Nerves are now certainly jangling in Conservative Central Office, with a Yougov poll last weekend showing a drop to only a 5-point lead, before easing to a 7-point lead. Survation, out with a phone poll this morning, split the difference with a 6-pointer for GMTV.
This, from an ICM 22-point Conservative lead just three weeks ago.
We too see a continuing Tory tumble with our latest Guardian poll out this morning, which shows a more comfortable, but still rapidly dwindled 12-point Conservative lead. The Tories have dropped two points since our last Guardian poll a week ago, and one point compared to our Sun on Sunday poll published yesterday. Labour remain stable or are up one, depending on your comparison preference.
This poll was completed before last night’s leaders’ grilling on Sky/Channel 4.
The published numbers are (versus last Guardian poll published on 22nd May):
Conservative 45% (-2)
Labour 33% (nc)
Lib Dem 8% (-1)
UKIP 5% (+1)
SNP 4% (nc)
Green 3% (+1)
Plaid Cymru 1% (+1)
Other 1% (nc)
The dramatic shifts in polling numbers have been argued in many places to be a function of a sudden surge in young voters and/or 2015 non-voters, motivated by Jeremy Corbyn’s populist platform including the abolition of student tuition fees and return to state funded grants. The Survation poll this morning revealed that 82% of 18-24s would/already have voted, which compares favourably with the next two older age cohorts and is only a tick below that of the uniformly voting 55+ cohorts.
Either this requires a full re-writing of the psephological textbook or needs to be viewed with extreme caution. Our own poll suggests that about half that number (44% saying 10/10 certainty of turning out) of 18-24s will actually vote (even when fully unweighted, it was only 50% of them).
Clearly, this difference does bring to a head the new methodological battleground. Some pollsters, especially ICM, believe that the 10-point turnout scale no longer has value in disentangling voters from non-voters, because the fieldwork process (phone and online) predominately fails to reach the latter who are less interested in politics and by corollary, less interested in answering survey research. ICM stopped phone polling after the EU referendum, partly because we found it incredibly difficult to reach certain demographic groups – especially 18-24s.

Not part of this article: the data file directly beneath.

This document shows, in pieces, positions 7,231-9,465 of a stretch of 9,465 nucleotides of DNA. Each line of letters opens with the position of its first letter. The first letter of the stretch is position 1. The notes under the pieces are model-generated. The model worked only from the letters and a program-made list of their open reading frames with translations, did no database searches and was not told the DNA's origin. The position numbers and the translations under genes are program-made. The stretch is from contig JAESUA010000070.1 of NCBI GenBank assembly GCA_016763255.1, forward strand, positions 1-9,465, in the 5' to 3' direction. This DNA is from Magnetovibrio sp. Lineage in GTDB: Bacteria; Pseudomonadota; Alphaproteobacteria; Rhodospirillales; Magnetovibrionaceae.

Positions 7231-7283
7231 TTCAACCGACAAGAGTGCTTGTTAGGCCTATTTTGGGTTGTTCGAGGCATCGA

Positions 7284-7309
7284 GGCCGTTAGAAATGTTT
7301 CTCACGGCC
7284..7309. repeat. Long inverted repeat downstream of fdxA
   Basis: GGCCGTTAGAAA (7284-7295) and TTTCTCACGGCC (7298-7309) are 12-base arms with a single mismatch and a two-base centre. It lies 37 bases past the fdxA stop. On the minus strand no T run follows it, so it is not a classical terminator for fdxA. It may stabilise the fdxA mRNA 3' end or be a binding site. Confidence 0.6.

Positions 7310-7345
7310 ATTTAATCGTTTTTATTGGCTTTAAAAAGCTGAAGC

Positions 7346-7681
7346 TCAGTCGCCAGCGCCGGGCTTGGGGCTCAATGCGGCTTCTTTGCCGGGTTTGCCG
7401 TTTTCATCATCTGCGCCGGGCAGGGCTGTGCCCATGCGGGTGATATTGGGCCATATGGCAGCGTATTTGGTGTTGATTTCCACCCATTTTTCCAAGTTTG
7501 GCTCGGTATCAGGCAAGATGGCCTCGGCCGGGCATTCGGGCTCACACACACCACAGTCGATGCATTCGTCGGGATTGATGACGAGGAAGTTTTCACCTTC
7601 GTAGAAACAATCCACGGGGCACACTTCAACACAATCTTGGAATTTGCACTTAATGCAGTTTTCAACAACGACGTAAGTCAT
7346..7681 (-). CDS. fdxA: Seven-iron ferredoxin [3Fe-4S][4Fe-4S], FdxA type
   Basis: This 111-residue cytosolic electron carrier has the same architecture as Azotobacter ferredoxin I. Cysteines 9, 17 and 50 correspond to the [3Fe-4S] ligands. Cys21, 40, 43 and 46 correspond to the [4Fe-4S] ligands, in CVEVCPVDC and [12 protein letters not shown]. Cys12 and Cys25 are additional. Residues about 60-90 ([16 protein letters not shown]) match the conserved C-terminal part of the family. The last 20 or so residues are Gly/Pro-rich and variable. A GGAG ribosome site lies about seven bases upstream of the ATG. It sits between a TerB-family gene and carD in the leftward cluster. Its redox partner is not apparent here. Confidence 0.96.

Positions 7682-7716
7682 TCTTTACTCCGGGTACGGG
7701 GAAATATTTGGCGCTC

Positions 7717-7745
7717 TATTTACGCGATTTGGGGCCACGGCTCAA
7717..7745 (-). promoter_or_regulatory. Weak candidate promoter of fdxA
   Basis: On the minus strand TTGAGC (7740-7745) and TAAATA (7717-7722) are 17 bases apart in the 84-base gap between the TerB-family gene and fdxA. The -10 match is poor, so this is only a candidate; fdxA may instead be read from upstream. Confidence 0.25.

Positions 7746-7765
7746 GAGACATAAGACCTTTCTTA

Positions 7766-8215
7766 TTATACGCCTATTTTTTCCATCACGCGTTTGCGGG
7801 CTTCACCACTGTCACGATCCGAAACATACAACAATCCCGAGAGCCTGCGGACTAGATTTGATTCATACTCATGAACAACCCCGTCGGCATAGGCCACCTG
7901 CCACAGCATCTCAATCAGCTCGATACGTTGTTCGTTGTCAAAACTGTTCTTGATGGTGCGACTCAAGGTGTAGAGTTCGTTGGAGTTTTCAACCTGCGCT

We, along with other pollsters typically reached half or less of the 18-24 target (by phone). We note with interest that Survation did a brilliant job in reaching them though – a full 80% of the target number (up-weighting them takes care of the missing residual). Whether Survation achieved this through full Random Digit Dialling or whether they utilised some targeted sample would be interesting to know, but either way, the great irony about being good at their job is that this success could easily introduce the very skew that kills the poll’s accuracy. If the 18-24s reached are in some way different to the 18-24s not reached, i.e in saying they will disproportionately vote and vote Labour at that – when their wider counterparts will not and do not – it’s likely that the same polling failings of 2015 will be very much embedded in this sample.
So how pollsters address the turnout issue is now central to what a poll says. We at ICM turnout weight using a matrix that assumes younger people will be less likely to vote than older, and less affluent people will be less likely to vote than the wealthy. This has been the general pattern of General Election’s for an age, and whether you believe our poll findings or those of others will depend on whether or not you think Jeremy Corbyn can actually buck that trend.
What impact does it have today? Well, if we still used the 10-point scale for our turnout weight, we too would have been looking at Survation-type numbers.
In other news, the poll assessed how well Theresa May handled the Manchester atrocity, with over half (53%) saying she did well; only 17% saying badly. If Corbyn had been PM and had to handle it, the same number (17%) think he would have done so better than May, but twice as many (32%) think he would have handled it worse.
Other poll questions include how the campaign has impacted on probability of voting for different parties, with (unsurprisingly given the headline reduction in the Conservative lead) people now less likely to vote Conservative and more likely to vote Labour as a result of campaign action they have seen or heard about.
Despite May’s problems over the last week, she has a net campaigning impact score of only -2, while Corbyn scores at +2, begging the question: how much does campaign activity really make a difference to national perceptions?
ICM Unlimited interviewed a representative sample of 2,002 adults aged 18+ online on 26-29th May 2017. Interviews were conducted across the country and the results have been weighted to the profile of all adults. ICM is a member of the British Polling Council and abides by its rules.